… or rather, what I like to think of as a true British experience.
‘Twas another weekend in London with the Canadian lads and we made the most of a dim afternoon, what with going to the Imperial War Museum (IWM), a nearby curry shop for lunch and then to a local football game.
We didn’t meet until past ten at the museum, and by then Jack and I had seen a segregated entrance (for toilets, I think) on the street, and a foggy view of the Shard.
The War Museum was surprisingly engrossing. I guess the only time I’ve ever thought about military history with interest was for several months in university when 1) I had an amazing history professor and 2) my new friends happened to be history buffs. That was a while ago though, so this museum was quite the learning experience. Our walk around the museum began on the British side of things; that is, the first exhibits we checked out provided us with the British perspectives from World War Two. A chilling video of Hitler played at the entrance of the exhibit, and there were plenty of neat things like insides of planes, rows of tin hats and even an old codebreaker.
Because we were visiting on a weekend, the museum had to delegate different groups of people to different time slots for their World War One exhibit. Although it was crowded and there was a bit of wait to even enter, the displays were well worth the time spent. The picture below is of an exhibit I found particularly moving. Images of marching soldiers were projected onto life-size cutouts of men moving forward. As you stood observing, however, there came the whistling of bombs overhead, the frantic yells of men and the panicked heartbeats that grew to be the only sound, echoing, as the projected men fell into the green grass and at the feet of the cardboard men.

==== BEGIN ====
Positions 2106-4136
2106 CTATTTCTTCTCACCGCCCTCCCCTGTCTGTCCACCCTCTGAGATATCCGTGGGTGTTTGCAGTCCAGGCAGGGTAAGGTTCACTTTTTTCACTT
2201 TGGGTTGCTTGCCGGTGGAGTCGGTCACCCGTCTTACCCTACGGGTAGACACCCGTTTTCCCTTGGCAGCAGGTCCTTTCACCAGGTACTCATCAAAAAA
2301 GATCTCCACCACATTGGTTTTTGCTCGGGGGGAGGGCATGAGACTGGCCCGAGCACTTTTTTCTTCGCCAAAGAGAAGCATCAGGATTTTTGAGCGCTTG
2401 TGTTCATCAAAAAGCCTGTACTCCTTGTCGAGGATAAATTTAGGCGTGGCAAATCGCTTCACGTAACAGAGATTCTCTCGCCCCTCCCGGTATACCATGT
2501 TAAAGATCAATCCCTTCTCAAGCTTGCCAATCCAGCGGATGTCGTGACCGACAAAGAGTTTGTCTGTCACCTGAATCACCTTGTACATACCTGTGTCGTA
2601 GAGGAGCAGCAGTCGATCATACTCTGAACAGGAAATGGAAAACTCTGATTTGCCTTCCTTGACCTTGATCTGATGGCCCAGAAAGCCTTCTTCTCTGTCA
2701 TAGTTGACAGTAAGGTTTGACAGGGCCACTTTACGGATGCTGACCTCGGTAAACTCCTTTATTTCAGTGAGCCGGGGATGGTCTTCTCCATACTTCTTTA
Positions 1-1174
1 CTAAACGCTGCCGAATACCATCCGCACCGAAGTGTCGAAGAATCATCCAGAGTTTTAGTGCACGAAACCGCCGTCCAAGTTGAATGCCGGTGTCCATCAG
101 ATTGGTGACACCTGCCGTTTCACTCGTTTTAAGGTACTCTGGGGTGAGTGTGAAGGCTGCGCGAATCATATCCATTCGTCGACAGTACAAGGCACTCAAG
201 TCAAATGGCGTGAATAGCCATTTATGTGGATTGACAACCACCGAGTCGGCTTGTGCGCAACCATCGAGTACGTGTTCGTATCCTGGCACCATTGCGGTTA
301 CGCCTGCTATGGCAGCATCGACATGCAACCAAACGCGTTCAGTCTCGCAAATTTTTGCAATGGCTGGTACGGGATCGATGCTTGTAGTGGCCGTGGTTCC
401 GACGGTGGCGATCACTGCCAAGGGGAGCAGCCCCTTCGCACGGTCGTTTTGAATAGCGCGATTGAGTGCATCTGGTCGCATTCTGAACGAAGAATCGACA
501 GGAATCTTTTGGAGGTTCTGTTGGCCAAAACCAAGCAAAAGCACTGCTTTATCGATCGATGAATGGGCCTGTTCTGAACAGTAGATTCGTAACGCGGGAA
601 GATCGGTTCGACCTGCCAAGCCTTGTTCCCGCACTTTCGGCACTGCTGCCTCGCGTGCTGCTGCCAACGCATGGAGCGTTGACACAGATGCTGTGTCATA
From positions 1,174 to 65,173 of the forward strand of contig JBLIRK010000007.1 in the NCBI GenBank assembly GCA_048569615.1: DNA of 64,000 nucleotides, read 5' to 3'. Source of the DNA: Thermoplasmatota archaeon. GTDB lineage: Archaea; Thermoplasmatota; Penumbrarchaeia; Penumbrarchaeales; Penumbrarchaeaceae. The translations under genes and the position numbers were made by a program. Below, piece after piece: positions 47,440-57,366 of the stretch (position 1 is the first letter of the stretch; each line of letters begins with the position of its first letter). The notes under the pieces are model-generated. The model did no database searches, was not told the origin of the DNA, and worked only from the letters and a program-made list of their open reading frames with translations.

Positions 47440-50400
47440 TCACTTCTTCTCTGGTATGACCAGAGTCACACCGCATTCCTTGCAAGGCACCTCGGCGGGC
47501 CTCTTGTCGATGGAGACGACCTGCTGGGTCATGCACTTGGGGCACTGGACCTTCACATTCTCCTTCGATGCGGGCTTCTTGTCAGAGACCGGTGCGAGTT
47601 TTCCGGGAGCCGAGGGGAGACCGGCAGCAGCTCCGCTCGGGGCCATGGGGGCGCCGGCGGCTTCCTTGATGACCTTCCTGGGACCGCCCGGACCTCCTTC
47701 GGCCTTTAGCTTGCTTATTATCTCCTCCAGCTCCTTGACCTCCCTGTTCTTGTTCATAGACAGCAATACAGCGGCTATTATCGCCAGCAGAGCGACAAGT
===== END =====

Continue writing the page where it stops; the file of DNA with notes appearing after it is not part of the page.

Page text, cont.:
The rest of the exhibit also impacted me quite a bit. Both Allied and Axis powers faced trials and death, death everywhere, and what I admired was the fact that both histories were presented in equal detail. In trench warfare, it seems, all were made equal, with every mother’s son shooting only those were other mothers’ sons. One large display allowed you to try on parts of a typical army uniform and I found the weight of the hat and jacket sobering. Another display led you through walls that simulated a trench environment, and projections and sounds made you feel as if you had been transported back in time into a trench, though you didn’t know exactly whose side you were meant to simulate. Both sides suffered harsh times and defeat, and both sides fought with pride and desperation.
All in all, IWM provided a new and fascinating perspective on both world wars. To be honest, I don’t think I’ve ever so deeply considered the sacrifice of soldiers before and I can say that the more I learn (especially as I read up more to teach my classes about the contexts of books such as The Boy in the Striped Pajamas and Private Peaceful), the more I am grateful for the men and women in our countries who take up a noble burden of fighting even for people they don’t know. I cannot argue for the justification of war, but I can look at the individual gifts of life who were soldiers then and who are soldiers today and say with better understanding: thank you.
Our time after was spent finding a curry shop and then attending a live football game. Curry was so hot and so good (I regret to admit that I don’t recall the name of the restaurant and therefore cannot do a review) and the game (Millwall vs. Nottingham Forest in a championship match at the Den that ended 0-0) was great fun. The most entertaining part for me was probably the crowd, because although the game yielded no goals, the zeal with which the crowd yelled and cheered and booed was tons of fun.